From: Genius of Place by Justin Martin (Recommended Reading)
“During the 1850s, Mr. Olmsted traveled throughout the American South as a reporter for the brand-new paper, the New York Daily Times (now the New York Times). His mandate was to approach the region almost like a foreign correspondent. In the course of his travels, Mr. Olmsted interviewed both white plantation owners and Black slaves and produced a series of extraordinary dispatches – balanced, penetrating and humane. As a consequence, Mr. Olmsted managed to lay bare the evils of slavery in ways that other more polemical works of the era often did not. For the Northerners anxious to understand the South in the years right before the Civil War, Mr. Olmsted’s dispatches were one of the best windows.
In the early life of the New York Daily Times (NYT), Mr. Olmsted’s series were a key to establishing the papers’s journalistic identity.
The Cotton Kingdom, the abridged version of Mr. Olmsted’s trilogy, first published in 1861, remains in print to this day. While in (Charlestown, MA) prison (1946 to 1952), Malcolm X read The Cotton Kingdom and later credited Mr. Olmsted with providing a startling unvarnished look at the institution of slavery.”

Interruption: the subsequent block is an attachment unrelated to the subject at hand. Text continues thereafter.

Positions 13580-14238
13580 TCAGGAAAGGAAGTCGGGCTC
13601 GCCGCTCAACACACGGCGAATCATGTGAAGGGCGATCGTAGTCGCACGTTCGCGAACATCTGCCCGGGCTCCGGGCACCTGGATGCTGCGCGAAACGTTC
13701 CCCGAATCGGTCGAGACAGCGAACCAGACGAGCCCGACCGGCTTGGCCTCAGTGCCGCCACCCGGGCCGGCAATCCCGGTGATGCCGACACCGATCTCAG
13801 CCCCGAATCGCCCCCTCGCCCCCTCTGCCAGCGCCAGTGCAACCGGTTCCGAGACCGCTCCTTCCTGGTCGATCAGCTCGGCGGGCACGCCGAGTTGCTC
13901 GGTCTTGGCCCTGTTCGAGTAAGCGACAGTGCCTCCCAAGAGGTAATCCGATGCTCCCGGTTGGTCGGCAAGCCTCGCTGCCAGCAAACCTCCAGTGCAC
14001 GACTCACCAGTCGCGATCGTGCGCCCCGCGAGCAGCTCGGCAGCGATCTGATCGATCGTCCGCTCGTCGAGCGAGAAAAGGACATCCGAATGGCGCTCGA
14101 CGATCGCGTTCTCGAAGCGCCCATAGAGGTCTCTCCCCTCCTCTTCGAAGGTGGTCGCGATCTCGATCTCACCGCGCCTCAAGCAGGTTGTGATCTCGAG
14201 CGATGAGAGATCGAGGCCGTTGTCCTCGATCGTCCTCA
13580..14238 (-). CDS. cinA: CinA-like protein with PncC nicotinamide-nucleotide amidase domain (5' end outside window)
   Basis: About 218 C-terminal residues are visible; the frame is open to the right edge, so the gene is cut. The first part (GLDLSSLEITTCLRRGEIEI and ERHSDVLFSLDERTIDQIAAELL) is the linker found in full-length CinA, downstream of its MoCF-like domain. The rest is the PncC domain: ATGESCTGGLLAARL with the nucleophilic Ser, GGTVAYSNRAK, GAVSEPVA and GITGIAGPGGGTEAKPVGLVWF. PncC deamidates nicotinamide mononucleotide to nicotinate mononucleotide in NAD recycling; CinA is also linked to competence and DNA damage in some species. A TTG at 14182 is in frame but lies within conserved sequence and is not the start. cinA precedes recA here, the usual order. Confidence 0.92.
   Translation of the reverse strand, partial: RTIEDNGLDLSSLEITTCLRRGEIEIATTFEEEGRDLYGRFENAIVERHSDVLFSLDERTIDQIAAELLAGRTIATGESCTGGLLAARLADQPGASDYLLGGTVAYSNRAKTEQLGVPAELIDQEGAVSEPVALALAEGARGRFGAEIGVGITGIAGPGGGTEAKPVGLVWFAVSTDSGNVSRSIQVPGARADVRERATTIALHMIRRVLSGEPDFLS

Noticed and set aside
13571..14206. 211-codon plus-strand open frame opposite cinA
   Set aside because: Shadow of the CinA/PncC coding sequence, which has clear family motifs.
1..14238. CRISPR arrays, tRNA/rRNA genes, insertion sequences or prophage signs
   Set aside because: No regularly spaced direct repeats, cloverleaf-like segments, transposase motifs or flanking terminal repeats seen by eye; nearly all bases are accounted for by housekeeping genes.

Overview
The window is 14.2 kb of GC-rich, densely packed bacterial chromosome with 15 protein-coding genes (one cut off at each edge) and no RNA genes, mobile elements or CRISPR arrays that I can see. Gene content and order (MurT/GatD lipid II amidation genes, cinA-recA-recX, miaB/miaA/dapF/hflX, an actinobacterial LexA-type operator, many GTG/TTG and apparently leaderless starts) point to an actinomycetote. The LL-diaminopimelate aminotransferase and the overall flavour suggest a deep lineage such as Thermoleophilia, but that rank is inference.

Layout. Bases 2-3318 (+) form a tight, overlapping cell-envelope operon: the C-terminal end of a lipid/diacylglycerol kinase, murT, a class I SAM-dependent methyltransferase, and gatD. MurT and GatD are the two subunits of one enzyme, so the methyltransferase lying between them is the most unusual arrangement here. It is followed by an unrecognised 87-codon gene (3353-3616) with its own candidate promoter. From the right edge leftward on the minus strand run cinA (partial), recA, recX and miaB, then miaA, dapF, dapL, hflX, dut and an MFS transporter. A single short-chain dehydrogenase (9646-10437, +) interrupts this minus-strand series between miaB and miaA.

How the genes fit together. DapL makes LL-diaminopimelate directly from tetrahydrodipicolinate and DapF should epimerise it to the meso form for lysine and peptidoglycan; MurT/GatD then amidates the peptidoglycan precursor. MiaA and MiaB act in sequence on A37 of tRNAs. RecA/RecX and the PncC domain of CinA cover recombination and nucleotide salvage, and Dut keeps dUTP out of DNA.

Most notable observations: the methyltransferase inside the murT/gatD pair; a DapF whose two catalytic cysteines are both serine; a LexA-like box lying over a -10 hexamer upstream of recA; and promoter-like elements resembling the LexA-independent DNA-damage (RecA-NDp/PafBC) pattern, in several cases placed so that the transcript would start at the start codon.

From: A Clearing in the Distance by Witold Rybczynski (A Must Read)
“In his condensed form of The Cotton Kingdom, Mr. Olmsted’s Southern writing has survived to the present day as a minor classic. Arthur M Schlesinger, Sr., who edited the 1953 edition, described it as ‘the nearest thing posterity has to an exact transcription of a civilization which time has tinted with hues of romantic legend.’ He praised Mr. Olmsted’s account as ‘an indispensable work in the process of recapturing the American past.'”